The Irony of Fuel Economy Legislation

Posted by: David Welch on June 23, 2007

To the American car buyer, I say prepare to downsize your vehicles or pay more for them. Late Thursday, the Senate approved a bill that would require auto makers to boost the fuel economy average of the fleet of vehicles they sell to 35 miles per gallon by 2020. Right now, they must meet an average of 21.6 mpg for trucks and 27.5 mpg for passenger cars. The bill still needs to be passed by the House of Representatives and signed by the President to become law. Moving to a one-fleet average generally means auto makers will either have to sell fewer suvs or sell enough small vehicles to offset the sales volume of their gas guzzlers. Lawmakers see this as politically expedient because voters will roil over a gasoline tax.

Here’s the bit of irony. Congress and the President (regardless of which side of the aisle and who is in the Oval Office) have long seen gasoline taxes as political suicide. Consumers want their big cars and suvs and would like to drive them, too. They won’t go for a gasoline tax that would entice them to buy smaller vehicles. This isn’t the generation that rationed gasoline during World War II. We want it all. But we’ll be paying a few thousand dollars more for our cars anyway.

To hit the proposed regs, auto makers will have to start using some expensive technology. One Honda executive told me that they would have to first employ cheap efficiency boosters like high-tech transmissions, variable-valve timing in engines, materials that reduce weight and friction and other tweaks. They all cost money. If those don’t cut it—and they probably won’t—we’re talking about more hybrids and clean diesels. That’s all good news. We need to use less fuel. But don’t think the consumer is going to escape more out-of-pocket expense.

Even Honda—the industry’s leaders in fuel economy performance—has work to do. The trucks it sold during the 2006 model year averaged out to get about 24.6 mpg and its cars averaged 33.2 mpg. The combined fleet average is 29.1 mpg, according to the National Highway Traffic and Safety Administration.

One Honda insider said that the company’s best minds don’t know how much more it will have to charge for its cars while it works on meeting the new regulations. If this bill becomes law, auto makers will have to hit the regulation by 2020. That gives them 13 years to find a way to boost efficiency. Right now, hitting 35 mpg would cost between $2,000 and $7,000 a vehicle depending on the model, according to one company’s estimate. Most models would need at least $5,000 in technology to get to 35 mpg, says an auto company executive who asked not to be named. That premium may fall as technology improves and becomes cheaper between now and 2020.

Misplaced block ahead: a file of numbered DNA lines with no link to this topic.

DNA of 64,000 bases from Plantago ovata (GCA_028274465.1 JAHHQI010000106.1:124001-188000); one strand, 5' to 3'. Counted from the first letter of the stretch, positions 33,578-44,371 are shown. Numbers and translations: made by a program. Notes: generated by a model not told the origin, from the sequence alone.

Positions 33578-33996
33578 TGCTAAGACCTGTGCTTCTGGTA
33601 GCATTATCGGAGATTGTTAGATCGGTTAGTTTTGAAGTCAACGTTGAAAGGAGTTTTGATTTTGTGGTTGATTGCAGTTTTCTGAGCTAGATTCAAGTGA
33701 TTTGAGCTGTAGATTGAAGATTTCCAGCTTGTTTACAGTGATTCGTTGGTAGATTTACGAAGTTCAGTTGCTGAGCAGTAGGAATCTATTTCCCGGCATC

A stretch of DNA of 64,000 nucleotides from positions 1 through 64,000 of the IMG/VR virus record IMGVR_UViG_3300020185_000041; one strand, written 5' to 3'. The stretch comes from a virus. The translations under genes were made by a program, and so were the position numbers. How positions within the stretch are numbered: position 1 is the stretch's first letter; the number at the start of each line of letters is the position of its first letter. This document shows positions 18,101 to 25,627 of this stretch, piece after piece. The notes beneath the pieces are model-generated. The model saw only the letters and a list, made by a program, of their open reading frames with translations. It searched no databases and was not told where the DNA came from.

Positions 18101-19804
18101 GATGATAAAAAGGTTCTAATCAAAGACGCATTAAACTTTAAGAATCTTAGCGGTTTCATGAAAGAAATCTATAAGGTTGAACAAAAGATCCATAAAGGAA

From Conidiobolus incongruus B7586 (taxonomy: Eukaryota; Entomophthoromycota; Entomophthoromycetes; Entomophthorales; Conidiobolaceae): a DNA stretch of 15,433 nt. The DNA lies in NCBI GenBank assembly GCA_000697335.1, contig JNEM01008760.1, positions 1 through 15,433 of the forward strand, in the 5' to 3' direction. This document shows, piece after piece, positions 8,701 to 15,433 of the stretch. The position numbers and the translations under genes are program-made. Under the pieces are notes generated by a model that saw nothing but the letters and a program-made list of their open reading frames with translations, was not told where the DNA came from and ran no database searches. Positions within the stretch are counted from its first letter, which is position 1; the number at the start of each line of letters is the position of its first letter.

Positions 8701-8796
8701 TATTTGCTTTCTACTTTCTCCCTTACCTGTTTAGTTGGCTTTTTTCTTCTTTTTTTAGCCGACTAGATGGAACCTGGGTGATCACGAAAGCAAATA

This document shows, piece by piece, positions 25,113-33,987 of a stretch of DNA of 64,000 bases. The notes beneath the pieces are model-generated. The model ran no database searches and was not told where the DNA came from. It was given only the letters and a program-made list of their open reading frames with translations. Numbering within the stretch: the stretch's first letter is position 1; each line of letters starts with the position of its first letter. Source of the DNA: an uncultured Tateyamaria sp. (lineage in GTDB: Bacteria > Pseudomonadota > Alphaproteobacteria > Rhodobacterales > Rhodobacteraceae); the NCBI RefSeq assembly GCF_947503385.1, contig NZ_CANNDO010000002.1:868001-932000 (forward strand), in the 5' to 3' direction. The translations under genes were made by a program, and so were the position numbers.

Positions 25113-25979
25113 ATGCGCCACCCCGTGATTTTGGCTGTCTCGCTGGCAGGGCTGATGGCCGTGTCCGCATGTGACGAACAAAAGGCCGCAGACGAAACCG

The real issue will be how quickly the fuel economy premium falls. The average car today gets 21 mpg in real world performance. The Senate’s 35 mpg—which is measured by the government’s testing methods—will probably equal 29 mpg in real world performance. Assuming that the average motorists goes about 12,000 miles a year and pays $3 a gallon for the gas, the new regulations would save them $470 a year. So if the average consumer keeps his car for five years, most will pay $5,000 to save less than $2,500. If the industry can keep pushing fuel efficient technology, the premium will drop closer to the amount of money saved at the pump and everyone wins. If not, we pay more for our cars and won’t get the money back in gasoline savings. Efficiency is something we have to do. Just don’t expect it to come free.

Reader Comments

Brendan Moore

June 24, 2007 9:08 PM

Good post - thoughtful analysis. It is sublimely ridiculous that the United States cannot take the easiest and fairest way to reducing the consumption of gasoline and promoting development and sales of highly fuel-efficient cars. As you point out, it is because no one wants to say "GAS TAX" out loud.

So instead we take this tortured route to paying more to drive around in cars and trucks. Its called CAFE. Its stupid, its illogical, and it tries to ignore the basic laws of economics, but it seems as if we're stuck with it.

Because, of course, no one want to pay more more taxes! I mean, that would be awful, right? So, we'll just make you pay more over here, and call it something else. Its a shell game, but one that American motorists (voters) seem to want to play.

B Moore - www.autosavant.net

paul McGraw

June 27, 2007 6:39 AM